What's your story?

To be a person is to have a story to tell.
— Isak Dinesen

A friend of mine once produced her own one-woman performance. She was fulfilling a "bucket list item," a 65th birthday present to herself to get up on stage, tell her life story and sing some ballads and show tunes (some original, some not) with a three piece band. She called it “My Personal Musical” and from the stage of the cozy American Legion Post 313 Hall in Larkspur, California, she sang and spoke about her childhood, parents, marriages, and her search for spiritual connection. Her story, really, was about being true to herself.

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It was an inspiring performance on several levels. She’s greatly talented with a gorgeous voice, a charming smile, and an engaging stage presence.

And her story was compelling: a lifetime of searching for a way to sing out loud and clear, to overcome voices that wanted to shut her down, to express her deepest passions, and to find self-acceptance.

What’s yours?

I’m a podcast junkie. I especially love listening to the ones with personal narratives like The Moth and Strangers. I also crave the real, gritty, soul-baring stories of a good memoir. I want to know what real people go through and how they handle what life hands them. I notice what similar threads are woven through our lives and thus, how we are connected. 

That’s what’s important to me: Connection.

After her performance, I overheard my friend ask if any of it came off as corny. I jumped in and told her it was courageous. I don’t mean the courage it took to step up on the stage in a glittery outfit and sing by herself into the mike, though that was part of it. What I mean is, it’s courageous to own your own story and believe that it’s worth telling. And that in the telling is something meaningful, not only for you, but for anyone lucky enough to be listening.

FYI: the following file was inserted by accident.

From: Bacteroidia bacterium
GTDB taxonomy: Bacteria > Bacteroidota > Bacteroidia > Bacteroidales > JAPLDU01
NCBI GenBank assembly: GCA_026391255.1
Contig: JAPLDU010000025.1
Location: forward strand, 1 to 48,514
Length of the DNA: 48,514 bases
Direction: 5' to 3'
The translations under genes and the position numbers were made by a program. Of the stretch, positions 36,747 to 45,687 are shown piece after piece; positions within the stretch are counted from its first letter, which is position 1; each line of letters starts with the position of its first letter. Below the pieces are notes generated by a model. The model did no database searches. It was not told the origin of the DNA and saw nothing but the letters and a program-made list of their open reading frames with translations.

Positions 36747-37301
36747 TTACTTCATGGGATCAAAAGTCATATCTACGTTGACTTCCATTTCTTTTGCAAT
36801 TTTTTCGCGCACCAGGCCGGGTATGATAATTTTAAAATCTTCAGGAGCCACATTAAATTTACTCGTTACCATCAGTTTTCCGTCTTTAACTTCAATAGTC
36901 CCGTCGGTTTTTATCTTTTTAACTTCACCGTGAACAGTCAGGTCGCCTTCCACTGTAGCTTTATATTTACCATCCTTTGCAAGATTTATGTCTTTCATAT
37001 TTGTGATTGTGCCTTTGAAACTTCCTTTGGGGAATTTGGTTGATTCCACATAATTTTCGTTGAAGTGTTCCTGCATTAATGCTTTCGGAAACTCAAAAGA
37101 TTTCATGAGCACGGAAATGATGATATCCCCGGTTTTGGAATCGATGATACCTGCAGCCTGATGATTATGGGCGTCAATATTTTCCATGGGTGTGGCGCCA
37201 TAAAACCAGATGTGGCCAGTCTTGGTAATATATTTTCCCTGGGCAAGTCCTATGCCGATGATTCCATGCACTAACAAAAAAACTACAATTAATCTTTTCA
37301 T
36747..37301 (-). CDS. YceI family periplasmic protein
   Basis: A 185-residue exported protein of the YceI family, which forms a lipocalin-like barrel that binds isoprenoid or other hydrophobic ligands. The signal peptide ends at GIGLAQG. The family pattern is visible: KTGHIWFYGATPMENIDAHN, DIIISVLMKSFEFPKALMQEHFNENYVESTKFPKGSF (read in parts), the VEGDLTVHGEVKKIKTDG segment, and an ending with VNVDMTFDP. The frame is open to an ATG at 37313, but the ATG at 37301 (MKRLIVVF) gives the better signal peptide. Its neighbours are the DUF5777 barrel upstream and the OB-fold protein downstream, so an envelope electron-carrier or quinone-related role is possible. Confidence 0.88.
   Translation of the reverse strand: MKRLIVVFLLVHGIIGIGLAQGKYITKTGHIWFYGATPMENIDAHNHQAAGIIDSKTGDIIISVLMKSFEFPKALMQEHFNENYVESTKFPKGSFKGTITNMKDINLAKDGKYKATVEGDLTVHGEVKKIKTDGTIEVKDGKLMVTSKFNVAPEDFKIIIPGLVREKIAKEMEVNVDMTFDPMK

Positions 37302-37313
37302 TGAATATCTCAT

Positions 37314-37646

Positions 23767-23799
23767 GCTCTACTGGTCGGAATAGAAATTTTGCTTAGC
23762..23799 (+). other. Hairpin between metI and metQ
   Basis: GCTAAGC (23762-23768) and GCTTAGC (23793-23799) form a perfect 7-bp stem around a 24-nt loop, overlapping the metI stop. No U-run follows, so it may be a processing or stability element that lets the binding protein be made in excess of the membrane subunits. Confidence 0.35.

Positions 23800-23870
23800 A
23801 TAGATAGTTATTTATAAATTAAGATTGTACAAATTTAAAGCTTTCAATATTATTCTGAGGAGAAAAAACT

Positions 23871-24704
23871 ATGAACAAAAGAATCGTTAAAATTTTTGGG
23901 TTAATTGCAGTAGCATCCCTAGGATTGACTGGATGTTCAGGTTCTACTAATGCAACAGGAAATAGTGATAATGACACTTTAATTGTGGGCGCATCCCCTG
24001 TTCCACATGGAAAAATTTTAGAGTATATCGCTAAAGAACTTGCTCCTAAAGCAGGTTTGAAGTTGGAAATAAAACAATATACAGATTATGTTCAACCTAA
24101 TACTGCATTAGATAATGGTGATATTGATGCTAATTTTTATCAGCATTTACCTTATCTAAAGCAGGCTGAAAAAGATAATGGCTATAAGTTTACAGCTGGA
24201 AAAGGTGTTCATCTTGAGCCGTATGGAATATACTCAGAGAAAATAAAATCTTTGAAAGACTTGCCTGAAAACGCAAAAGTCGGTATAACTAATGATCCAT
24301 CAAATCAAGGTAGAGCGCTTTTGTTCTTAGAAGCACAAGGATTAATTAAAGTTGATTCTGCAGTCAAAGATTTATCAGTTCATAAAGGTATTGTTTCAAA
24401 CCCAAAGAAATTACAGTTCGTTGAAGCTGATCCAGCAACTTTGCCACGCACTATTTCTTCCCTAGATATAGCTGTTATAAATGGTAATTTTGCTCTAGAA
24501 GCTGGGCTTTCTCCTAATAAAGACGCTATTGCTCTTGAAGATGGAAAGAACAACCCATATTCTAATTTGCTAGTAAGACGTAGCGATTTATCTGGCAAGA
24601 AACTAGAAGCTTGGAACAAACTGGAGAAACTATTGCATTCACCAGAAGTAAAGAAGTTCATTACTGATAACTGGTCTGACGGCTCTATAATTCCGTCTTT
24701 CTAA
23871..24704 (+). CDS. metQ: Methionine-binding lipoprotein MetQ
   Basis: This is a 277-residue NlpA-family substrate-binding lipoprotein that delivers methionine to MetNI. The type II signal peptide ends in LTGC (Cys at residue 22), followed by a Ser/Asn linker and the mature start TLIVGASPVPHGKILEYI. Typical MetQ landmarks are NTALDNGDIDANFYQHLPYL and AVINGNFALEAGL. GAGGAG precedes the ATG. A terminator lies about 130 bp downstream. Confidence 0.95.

My friend’s choice to get up and spin her own tale, to sing about her divorces, about being a housewife, about her mother’s depression, was courageous. She wasn’t just being brave and confident. Quite the opposite. She was showing us her vulnerable, tender heart.  And as Brenè Brown says, “Vulnerability sounds like truth and feels like courage.” We should all feel so courageous.

Is your story enough to be a musical? Isn’t it? Don’t you owe it to yourself to tell your story?

Your Personal Musical doesn’t have to be show tunes with a three-piece band. There are lots of ways to creatively construct it. Your Personal Musical could be a picture book that you write and illustrate for your grandchildren, or a song you compose for your love that you sing at her 50th birthday party. Maybe your Personal Musical is a self-published book of poems, or a website with your photographs, or an art show of your quilts. 

I told my friend that what moved me most about her story was that it was about her search to own her own voice. To be as big as she was, to not apologize for who she was and what she wanted to do in her life. Her performance was inspiring because she was owning her voice and fulfilling a life’s dream.

I hope you think about what your own Personal Musical might be. And then I hope you sit down and write it.

Because I’m sure that the world needs to hear your voice.

This piece first appeared in Sebastopol Living Magazine’s August 2018 issue.

Susie MillerComment